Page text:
October is here, which means it’s Disability Heritage Month at Northern Arizona University. Sponsored by the Student Activities Council, NAU 4 All, the Commission on Disability Access and Design, the Center for University Access and Inclusion and the Institute for Human Development, the month’s events include the annual Sitting Volleyball Tournament, an inclusive scavenger hunt, a faculty panel and presented talks highlighting different aspects of disability in everyday environments. The goal is to bring people together and normalize disability as a part of daily life by recognizing it as an aspect of diversity that can affect anyone at any time.
“At NAU, we hold a special place for Disability Heritage Month because of the way NAU acknowledges and embraces disability as a valuable constituent to diversity,” said Chris Lanterman, assistant professor in educational specialties for the College of Education. “This is one of the reasons NAU has a commission that is advisory to the Office of the President on matters related to disability at the university.”
The month kicks off with guest speaker Amanda Kraus delivering “Everyday Ableism: Unpacking Disability Stereotypes and Microaggressions” from 3-5 p.m. on Friday, Oct. 5, in the Student Academic Services auditorium. The presentation uses research to identify the verbal and nonverbal communications, intentional or unintentional, that get directed at people with disabilities and convey a derogatory or hostile message. Further, it explores the way this behavior affects the disability experience as well as personal or professional attitudes toward disability.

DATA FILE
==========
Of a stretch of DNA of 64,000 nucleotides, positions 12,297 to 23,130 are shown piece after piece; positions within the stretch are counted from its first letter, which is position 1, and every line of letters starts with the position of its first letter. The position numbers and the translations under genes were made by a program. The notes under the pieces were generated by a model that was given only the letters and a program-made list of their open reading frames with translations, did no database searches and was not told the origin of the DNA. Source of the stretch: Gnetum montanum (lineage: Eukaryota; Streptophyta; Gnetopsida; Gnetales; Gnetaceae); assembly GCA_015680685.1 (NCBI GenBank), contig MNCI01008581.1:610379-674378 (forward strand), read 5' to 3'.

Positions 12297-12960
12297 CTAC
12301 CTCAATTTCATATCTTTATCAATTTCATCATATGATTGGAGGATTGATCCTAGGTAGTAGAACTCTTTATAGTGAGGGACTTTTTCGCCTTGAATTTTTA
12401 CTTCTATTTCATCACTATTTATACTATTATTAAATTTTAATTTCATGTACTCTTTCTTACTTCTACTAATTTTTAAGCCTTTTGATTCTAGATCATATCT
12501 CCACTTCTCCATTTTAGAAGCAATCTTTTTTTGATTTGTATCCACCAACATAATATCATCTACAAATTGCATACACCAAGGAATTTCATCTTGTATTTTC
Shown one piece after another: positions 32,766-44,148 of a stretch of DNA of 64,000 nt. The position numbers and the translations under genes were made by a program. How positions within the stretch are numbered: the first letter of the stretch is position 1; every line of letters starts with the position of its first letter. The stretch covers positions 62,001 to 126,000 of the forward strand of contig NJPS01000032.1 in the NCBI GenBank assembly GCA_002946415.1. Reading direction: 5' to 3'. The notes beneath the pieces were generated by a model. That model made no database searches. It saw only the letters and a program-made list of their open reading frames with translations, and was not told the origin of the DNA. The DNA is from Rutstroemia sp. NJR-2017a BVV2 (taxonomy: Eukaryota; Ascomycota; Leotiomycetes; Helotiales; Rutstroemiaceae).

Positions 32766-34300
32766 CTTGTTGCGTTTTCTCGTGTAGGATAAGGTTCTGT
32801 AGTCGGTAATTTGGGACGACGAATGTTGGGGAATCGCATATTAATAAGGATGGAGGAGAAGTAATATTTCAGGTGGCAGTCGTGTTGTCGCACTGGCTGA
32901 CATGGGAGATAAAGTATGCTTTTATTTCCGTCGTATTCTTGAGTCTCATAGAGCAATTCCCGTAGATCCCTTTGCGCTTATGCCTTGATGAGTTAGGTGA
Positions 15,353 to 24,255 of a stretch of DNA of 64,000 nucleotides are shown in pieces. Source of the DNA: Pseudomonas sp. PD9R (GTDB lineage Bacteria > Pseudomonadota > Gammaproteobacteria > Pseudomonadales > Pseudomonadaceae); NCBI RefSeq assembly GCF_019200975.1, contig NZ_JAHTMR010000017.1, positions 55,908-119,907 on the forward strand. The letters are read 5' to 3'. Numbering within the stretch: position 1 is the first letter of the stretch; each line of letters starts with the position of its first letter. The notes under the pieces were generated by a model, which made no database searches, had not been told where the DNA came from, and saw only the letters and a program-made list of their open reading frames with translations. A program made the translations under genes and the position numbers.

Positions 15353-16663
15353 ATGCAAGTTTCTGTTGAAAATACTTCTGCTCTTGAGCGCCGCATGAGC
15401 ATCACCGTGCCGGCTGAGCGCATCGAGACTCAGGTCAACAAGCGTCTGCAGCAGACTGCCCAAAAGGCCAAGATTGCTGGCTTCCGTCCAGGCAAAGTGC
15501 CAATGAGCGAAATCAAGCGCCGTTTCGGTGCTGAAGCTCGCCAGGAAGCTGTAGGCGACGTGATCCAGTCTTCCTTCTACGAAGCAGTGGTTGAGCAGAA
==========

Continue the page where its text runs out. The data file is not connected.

The topics Kraus highlights in the talk are in line with what NAU hopes to achieve in honoring Disability Heritage Month: inclusivity and respect for all members of the community, along with a balanced perspective on what disability does, and doesn’t mean.
Lanterman explained NAU’s choice of wording in “disability heritage” as an appreciation of the positive impact on society people with disabilities have had through important roles in science, politics, literature and more.
“Thus, ‘heritage’ reflects the value we hold for the contributions of people with disabilities to our world, as well as the respect we have for people with disabilities,” he said.
For a full schedule of events, see the flyer below. Campus maps are available online.